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To reshape the main performance space, now named the Wu Tsai Theater, they removed and stepped in the side walls at the ground level. The balconies were cut back to their bases, reshaped and re-raked. The proscenium arch was removed in favor of a more intimate audience arrangement closer to the performers. The rake of the orchestra and seating was sharply increased to improve sight lines for both. Along the way, the hall’s maximum capacity fell from 2,738 to 2,300.
“The first ideas weren’t necessarily acoustic,” says Gary McCluskie, principal and lead designer for Diamond Schmitt. “It was experiential. Could we be closer to the music? Could we be around the musicians? That’s a social idea.”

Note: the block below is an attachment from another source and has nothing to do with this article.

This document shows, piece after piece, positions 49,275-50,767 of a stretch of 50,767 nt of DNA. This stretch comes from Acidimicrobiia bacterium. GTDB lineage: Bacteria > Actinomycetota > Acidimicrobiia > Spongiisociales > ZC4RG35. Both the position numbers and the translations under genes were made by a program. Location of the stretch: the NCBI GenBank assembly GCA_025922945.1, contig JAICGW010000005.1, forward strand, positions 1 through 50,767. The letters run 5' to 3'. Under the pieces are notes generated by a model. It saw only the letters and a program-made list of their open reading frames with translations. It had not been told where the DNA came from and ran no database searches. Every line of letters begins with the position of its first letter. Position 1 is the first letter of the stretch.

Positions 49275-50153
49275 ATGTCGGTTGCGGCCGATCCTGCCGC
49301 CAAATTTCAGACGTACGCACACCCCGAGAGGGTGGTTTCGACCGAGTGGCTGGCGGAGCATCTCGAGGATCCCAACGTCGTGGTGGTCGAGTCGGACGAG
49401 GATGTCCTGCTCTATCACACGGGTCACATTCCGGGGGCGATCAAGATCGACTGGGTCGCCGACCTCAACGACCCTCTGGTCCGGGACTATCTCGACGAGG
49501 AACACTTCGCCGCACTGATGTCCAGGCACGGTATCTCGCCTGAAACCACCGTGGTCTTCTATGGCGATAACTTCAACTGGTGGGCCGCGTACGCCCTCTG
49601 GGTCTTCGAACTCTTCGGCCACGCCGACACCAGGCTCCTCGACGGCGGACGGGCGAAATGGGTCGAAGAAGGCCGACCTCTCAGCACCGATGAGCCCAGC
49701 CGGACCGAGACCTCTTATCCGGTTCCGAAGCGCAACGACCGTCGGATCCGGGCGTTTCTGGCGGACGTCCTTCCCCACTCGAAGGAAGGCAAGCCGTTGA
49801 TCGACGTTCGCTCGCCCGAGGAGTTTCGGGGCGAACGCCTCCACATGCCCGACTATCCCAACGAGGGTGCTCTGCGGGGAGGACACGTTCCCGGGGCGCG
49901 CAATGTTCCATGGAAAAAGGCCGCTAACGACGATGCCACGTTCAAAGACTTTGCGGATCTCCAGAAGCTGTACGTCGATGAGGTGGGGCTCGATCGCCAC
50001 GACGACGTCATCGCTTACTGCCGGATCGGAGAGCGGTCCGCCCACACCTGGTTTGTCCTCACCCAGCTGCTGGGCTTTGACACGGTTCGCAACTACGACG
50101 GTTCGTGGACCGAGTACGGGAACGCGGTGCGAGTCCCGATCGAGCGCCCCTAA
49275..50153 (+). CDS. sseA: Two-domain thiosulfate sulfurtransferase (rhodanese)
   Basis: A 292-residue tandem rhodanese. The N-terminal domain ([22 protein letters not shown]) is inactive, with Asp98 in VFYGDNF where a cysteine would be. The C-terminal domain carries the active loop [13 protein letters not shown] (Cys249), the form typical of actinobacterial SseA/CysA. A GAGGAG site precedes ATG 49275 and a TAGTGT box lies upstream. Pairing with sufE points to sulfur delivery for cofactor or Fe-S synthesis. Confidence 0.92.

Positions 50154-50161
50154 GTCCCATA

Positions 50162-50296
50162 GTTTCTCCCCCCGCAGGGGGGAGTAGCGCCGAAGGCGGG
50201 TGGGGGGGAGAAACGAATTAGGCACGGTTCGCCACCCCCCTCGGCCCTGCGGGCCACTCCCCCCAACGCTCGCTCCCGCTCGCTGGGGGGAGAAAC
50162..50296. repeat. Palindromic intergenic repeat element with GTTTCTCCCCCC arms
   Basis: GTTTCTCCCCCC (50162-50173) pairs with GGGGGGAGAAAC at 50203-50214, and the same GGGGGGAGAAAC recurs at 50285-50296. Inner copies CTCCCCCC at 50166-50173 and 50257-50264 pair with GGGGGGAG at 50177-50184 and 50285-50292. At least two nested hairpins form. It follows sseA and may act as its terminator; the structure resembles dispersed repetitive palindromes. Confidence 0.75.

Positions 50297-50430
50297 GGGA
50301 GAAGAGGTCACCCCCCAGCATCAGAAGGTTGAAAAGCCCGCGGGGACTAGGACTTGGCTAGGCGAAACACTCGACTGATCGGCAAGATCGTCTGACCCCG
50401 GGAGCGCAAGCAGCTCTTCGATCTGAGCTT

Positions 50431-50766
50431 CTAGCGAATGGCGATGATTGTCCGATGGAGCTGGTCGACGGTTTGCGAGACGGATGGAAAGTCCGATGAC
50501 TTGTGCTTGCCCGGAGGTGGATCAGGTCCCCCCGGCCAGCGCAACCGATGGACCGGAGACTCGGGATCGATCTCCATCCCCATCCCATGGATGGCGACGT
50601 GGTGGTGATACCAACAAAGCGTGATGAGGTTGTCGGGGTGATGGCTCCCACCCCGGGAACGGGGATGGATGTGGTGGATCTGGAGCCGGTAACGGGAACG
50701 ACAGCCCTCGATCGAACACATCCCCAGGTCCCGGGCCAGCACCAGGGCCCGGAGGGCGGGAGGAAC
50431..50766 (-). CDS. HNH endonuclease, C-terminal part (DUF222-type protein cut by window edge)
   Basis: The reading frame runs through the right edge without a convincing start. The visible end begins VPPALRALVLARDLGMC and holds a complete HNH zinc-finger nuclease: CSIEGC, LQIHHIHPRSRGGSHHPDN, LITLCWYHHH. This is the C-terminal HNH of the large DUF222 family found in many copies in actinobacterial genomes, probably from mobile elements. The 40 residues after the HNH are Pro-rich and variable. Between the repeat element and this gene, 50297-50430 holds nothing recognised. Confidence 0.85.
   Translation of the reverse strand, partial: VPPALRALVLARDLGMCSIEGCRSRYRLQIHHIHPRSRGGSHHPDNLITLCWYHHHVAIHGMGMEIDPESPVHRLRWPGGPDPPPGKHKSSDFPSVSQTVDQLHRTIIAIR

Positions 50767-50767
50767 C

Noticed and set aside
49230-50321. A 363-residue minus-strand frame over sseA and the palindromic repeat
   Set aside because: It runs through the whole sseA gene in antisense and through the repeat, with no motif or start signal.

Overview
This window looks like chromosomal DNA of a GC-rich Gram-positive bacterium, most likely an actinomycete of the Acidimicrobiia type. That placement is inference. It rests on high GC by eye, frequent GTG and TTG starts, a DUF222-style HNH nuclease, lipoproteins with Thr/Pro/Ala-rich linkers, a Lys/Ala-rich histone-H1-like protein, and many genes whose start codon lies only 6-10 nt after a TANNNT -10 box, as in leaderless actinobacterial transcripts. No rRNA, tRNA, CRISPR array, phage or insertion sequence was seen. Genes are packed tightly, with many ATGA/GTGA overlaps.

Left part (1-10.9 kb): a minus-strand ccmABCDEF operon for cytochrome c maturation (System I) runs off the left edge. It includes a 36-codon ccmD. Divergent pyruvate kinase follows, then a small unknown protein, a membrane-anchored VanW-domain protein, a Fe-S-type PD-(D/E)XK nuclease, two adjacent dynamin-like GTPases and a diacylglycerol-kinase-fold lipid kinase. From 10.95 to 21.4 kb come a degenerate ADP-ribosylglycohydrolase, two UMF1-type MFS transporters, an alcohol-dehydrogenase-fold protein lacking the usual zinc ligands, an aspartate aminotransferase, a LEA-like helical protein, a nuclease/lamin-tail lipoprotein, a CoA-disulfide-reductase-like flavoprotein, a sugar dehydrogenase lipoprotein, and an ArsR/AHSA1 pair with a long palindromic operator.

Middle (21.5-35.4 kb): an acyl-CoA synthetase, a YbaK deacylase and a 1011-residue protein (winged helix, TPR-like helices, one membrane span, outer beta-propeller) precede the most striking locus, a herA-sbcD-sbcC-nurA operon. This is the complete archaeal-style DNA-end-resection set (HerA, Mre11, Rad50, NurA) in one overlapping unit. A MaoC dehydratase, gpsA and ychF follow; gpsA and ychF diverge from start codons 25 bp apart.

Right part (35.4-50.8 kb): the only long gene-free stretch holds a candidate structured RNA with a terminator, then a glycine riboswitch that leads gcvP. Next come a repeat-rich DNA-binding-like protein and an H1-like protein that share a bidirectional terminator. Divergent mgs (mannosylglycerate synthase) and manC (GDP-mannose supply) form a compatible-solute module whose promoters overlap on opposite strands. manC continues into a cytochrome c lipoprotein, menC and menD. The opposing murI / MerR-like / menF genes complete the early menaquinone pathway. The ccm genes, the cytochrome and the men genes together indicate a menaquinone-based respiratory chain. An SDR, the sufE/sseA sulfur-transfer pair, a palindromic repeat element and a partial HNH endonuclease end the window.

An assortment of acoustic panels, reflectors, undulating sound-absorbing-and-reflecting solid beech wood millwork, and horizontal slats around the stage allow the entire hall to be tuned for different levels of sonic intensity. Ten adjustable acoustic panels allow musicians in the orchestra to hear their discrete instruments within the crescendo of minutely timed vibrations emanating around them. For amplified events, fabric dampeners attach to the walls.
“It was a real back and forth composition [with Paul Scarbrough] to create this undulating rippling wall effect which has a fundamental purpose of acoustic reflecting. It’s so much about how we in the audience feel in the room as well,” McCluskie says.